A comparison of three mucus-secreting airway cell lines (Calu-3, SPOC1 and UNCN3T) for use as biopharmaceutical models of the nose and lung

Diane F. Lee, Michael Lethem, Alison Lansley

    Research output: Contribution to journalArticlepeer-review

    Abstract

    The aim of this work was to compare three existing mucus-secreting airway cell lines for use as models of the airways to study drug transport in the presence of mucus. Each cell line secreted mature, glycosylated mucins, evidenced by the enzyme-linked lectin assay. The secretagogue, adenylyl-imidodiphosphate, increased mucin secretion in SPOC1 (3.5-fold) and UNCN3T (1.5-fold) cells but not in Calu-3 cells. In a novel mucus-depleted (MD) model the amount of mucus in the non-depleted wells was 3-, 8- and 4-fold higher than in the mucus-depleted wells of the Calu-3, SPOC1 and UNCN3T cells respectively. The permeability of 'high mucus’ cells to testosterone was significantly less in SPOC1 and UNCN3T cells (P < 0.05) but not Calu-3 cells. Mucin secretion and cytokine release were investigated as indicators of drug irritancy in the SPOC1 and UNCN3T cell lines. A number of inhaled drugs significantly increased mucin secretion at high concentrations and the release of IL-6 and IL-8 from SPOC1 or UNCN3T cells (P < 0.05). SPOC1 and UNCN3T cell lines are better able to model the effect of mucus on drug absorption than the Calu-3 cell line and are proposed for use in assessing drug-mucus interactions in inhaled drug and formulation development.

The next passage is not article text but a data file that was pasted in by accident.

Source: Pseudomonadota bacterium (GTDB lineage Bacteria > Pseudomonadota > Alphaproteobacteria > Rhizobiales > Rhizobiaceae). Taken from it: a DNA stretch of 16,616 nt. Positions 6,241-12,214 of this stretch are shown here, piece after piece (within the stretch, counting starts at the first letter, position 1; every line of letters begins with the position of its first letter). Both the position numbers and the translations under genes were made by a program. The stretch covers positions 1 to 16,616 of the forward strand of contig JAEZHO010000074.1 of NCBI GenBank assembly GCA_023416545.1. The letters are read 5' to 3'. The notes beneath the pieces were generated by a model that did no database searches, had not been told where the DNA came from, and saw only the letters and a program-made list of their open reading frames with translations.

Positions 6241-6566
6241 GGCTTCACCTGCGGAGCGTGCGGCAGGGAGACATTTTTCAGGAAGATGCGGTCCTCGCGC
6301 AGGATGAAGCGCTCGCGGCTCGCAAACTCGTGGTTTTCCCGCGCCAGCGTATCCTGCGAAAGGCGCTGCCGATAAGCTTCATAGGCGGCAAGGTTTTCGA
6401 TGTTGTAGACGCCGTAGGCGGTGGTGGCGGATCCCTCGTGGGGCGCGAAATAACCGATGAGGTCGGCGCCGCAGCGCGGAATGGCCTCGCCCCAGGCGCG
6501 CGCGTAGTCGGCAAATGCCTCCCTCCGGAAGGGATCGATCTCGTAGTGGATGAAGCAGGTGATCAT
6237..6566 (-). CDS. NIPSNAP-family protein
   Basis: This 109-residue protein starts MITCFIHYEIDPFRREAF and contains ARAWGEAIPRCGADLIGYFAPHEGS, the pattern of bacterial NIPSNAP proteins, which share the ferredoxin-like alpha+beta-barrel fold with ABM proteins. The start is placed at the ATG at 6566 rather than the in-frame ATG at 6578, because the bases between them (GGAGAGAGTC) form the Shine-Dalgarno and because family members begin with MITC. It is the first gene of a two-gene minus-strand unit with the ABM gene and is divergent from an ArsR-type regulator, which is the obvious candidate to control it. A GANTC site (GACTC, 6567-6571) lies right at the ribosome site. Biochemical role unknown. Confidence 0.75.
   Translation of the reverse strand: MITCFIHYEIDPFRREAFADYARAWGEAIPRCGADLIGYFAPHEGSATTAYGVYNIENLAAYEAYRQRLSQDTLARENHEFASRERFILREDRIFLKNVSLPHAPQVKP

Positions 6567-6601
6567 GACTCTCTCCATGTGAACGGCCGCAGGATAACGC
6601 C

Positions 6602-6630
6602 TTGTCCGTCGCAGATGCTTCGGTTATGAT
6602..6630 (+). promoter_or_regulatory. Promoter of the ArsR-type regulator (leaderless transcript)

Original languageEnglish
    Pages (from-to)159-174
    Number of pages16
    JournalEuropean Journal of Pharmaceutics and Biopharmaceutics
    Volume167
    DOIs
    Publication statusPublished - 29 Jul 2021

    Bibliographical note

    Funding Information: The authors would like to acknowledge the kind gifts of the SPOC1 and UNCN3T cells from Cystic Fibrosis/Pulmonary Research and Treatment Centre, University of North Carolina, NC, US and the technical support of Dr Rosa Busquets with the LCMS and Dr Andy Overall with the qRT-PCR. This work was supported by BBSRC CASE (GSK) award [BB/J500331/1]. Funding Information: This work was supported by BBSRC CASE (GSK) award [BB/J500331/1].

    Keywords

    • Airway epithelial cells
    • Cell-based assay
    • Drug absorption
    • Irritancy
    • Mucin
    • Mucus barrier
    • Nasal drug delivery
    • Permeability barrier
    • Pulmonary drug delivery
    • Testosterone

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